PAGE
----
The decision to impose ruinous new registration fees on journalists by a body that should not exist any more, the Media and Information Commission, highlights the difficult position Zimbabwean journalists find themselves in, writes IRIN.
As the gap between the fierce political rivalries of Zimbabwe's ZANU-PF party and the opposition Movement for Democratic Change (MDC) narrows, there are fears that the independent media will be squeezed even more.
In the past decade, while Zimbabwe lurched from one political crisis to another and the economy went into freefall, the independent media were lambasted by President Robert Mugabe's ZANU-PF government for their often critical views, and subjected to increasingly repressive media laws.
In January 2009 the Media and Information Commission (MIC), which is staffed by members of ZANU-PF, began targeting the remaining pockets of independent media houses and journalists by instituting huge accreditation fees.
The MIC is meant to be defunct but its replacement body, the Zimbabwe Media Commission – to be comprised of parliamentary appointees – has yet to be constituted in terms of a 2008 amendment of the Access to Information and Protection of Privacy Act (AIPPA).
The new fee structures mean local journalists employed by foreign media houses have to pay a US$1,000 application fee, with a further US$3,000 annual accreditation fee.
Temporary accreditation for visiting journalists is pegged at US$500, while journalists from the Southern African Development Community (SADC) will pay a "complimentary" accreditation fee of US$150, and journalists from the rest of Africa will be charged US$200.
All foreign news agencies, including those from Africa, are required to pay a non-refundable US$10,000 application fee and, if their application is successful, a further annual fee of US$20,000 to operate in Zimbabwe, as well as a US$2,000 "complimentary administration fee".
Mugabe's spokesman, George Charamba, said the new fees were a result of the president being misquoted by foreign news agencies in December 2008, after he declared the cholera crisis over.
During a live one-hour television broadcast, the 85-year-old president said the disease had been "arrested", and "So now that there is no cholera, there is no cause for war anymore. We need doctors, not soldiers."
His comments came at a time when there were widespread calls for a military intervention to depose Mugabe, and the cholera death toll since August 2008 had climbed to more than 700, with over 16,000 cases reported.
According to the UN, up to 4 February 2009, 3,350 people had died from cholera and 67,567 cases had been reported, including 1,828 new cases reported in the previous 24-hour period.
Zimbabwe's economic meltdown has not left the media houses untouched, and journalists number among the 94 percent of people unemployed, making it difficult to freelance, as few can afford the fees, or find work with foreign news agencies.
The Zimbabwe Union of Journalists (ZUJ), a body representing the welfare and rights of Zimbabwean reporters, condemned the new fee structure as a censorship ploy. "The present government is totally against a free and vibrant press," ZUJ president Matthew Takaona told IRIN.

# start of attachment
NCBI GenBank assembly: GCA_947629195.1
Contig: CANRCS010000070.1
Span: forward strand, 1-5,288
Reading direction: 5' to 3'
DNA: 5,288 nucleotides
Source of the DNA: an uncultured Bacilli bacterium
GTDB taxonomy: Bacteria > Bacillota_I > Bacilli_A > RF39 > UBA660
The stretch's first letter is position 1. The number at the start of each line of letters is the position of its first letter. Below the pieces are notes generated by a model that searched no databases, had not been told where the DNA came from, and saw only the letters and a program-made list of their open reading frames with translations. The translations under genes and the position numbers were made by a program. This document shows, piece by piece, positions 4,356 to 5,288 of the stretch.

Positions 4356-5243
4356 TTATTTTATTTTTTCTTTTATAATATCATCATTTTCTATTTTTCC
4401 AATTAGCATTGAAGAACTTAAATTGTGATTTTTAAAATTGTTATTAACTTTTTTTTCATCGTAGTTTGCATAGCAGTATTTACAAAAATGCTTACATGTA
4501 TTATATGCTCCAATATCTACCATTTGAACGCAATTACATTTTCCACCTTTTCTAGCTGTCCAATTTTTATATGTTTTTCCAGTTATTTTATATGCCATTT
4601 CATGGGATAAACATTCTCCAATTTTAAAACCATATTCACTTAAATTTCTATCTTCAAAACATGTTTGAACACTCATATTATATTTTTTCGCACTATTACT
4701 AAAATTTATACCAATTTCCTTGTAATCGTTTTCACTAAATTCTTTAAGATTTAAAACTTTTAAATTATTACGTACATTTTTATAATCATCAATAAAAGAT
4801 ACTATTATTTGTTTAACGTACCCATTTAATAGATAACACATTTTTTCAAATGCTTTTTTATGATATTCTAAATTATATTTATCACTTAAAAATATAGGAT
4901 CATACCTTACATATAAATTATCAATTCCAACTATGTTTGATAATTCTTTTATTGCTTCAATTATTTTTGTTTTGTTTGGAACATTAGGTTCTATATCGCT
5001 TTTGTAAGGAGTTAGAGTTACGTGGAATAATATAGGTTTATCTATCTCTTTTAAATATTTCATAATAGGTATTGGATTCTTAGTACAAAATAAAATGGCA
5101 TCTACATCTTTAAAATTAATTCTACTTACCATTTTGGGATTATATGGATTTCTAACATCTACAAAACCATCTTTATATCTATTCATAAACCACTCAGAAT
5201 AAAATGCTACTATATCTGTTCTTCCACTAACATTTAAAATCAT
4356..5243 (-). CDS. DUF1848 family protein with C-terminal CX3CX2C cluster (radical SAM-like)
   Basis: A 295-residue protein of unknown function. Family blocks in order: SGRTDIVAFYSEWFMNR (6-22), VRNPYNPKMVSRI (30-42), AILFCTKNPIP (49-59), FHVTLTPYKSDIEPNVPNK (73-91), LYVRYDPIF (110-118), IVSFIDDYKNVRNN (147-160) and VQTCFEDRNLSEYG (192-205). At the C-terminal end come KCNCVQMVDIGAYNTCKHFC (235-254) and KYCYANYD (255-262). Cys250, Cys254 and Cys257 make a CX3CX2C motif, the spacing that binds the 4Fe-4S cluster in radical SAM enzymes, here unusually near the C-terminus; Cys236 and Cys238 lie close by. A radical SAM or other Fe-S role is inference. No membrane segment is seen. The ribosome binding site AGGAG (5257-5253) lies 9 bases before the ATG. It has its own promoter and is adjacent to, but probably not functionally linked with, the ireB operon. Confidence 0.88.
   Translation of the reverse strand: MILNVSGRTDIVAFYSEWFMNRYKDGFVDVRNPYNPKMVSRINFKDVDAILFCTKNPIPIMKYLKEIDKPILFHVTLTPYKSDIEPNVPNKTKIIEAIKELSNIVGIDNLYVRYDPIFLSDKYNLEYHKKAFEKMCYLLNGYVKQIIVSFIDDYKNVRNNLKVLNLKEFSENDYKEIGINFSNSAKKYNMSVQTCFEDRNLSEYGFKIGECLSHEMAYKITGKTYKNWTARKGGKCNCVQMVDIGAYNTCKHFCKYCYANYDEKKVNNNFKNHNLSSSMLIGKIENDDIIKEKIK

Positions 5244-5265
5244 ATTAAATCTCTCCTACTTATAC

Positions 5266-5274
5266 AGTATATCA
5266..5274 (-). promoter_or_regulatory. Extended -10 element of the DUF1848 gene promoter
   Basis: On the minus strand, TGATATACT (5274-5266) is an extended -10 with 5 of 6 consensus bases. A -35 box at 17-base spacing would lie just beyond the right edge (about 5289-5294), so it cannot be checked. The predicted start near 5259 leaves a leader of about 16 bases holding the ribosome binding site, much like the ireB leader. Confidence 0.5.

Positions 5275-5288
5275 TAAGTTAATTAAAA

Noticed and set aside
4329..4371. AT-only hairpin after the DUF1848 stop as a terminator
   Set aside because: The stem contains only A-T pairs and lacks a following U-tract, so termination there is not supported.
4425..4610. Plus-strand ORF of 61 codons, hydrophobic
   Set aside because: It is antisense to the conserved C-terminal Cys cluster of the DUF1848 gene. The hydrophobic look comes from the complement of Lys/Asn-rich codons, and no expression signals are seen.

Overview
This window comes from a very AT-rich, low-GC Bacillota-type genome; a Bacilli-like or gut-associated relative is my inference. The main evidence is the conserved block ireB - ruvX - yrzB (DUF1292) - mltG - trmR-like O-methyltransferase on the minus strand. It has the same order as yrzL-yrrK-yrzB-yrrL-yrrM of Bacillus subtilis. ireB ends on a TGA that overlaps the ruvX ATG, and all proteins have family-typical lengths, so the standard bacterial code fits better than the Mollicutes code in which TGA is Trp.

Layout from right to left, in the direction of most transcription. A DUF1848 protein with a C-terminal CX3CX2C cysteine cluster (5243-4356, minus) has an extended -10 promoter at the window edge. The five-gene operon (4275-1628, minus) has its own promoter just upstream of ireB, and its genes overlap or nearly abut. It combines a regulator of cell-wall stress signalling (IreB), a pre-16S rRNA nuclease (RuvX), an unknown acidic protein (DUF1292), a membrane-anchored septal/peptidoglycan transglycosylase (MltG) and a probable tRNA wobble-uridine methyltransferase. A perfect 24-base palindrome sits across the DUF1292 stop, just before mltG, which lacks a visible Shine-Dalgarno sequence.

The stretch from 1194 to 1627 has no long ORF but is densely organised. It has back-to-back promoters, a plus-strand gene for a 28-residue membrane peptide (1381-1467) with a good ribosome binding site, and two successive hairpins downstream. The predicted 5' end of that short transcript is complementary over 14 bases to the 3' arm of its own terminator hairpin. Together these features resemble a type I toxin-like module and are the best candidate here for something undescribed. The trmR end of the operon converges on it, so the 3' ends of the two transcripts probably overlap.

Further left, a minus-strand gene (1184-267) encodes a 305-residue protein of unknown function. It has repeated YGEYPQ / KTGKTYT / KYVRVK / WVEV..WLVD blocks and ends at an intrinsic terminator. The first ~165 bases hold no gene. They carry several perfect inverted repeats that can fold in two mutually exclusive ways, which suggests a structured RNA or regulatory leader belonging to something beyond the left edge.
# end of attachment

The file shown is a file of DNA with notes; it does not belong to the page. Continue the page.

"We know that its strategy, after closing down most local newspapers, radio and television stations that provided an alternative source of information, is to make it difficult for any critical foreign media to operate from Zimbabwe," he said.
"We want the Access to Information and Protection of Privacy Act to be repealed. We are also demanding that the MDC and ZANU-PF stop proceeding with sections of the Constitutional Amendment Number 19, which seek to establish statutory regulation of the media through the proposed Media Commission … Any amendments to the media law must involve media practitioners," Takaona said.
MDC spokesman Nelson Chamisa told IRIN: "the MDC is strongly against these punitive regulations, which are an attempt by the regime to silence the remaining small but vibrant media in the country. Since the enactment of AIPPA in 2002, the ZANU-PF government has made every effort to make it difficult for journalists to operate in country – they have bombed printing presses and closed five newspapers."
Chamisa said the MIC was an "illegal body", and was not entitled to introduce registration and accreditation fees, and the move had illustrated a "lack of sincerity" by ZANU-PF in adhering to the terms of the new unity government.
"The exorbitant fees being touted means that press freedom has been dollarised, much to the detriment of ordinary Zimbabweans, who are starved of information," he said.
The exorbitant fees being touted means that press freedom has been dollarised, much to the detriment of ordinary Zimbabweans, who are starved of information
The MDC was party to the AIPPA amendments, but its policy documents state that it prefers a self-regulated media industry. Journalists were uncomfortable that neither ZANU-PF nor the MDC had consulted media stakeholders.
Simba Rushwaya, a journalist based in the capital, Harare, said a settlement among politicians would not automatically translate into an open media environment.
"That is why, if you examine the power-sharing deal, [you will find that] other than the right political noises about freedom of expression and processing applications for registration, it is very vague on self-regulation and freedom of the media, which should make journalists very vigilant."
* This report does not necessarily reflect the views of the United Nations. It was first published by IRIN.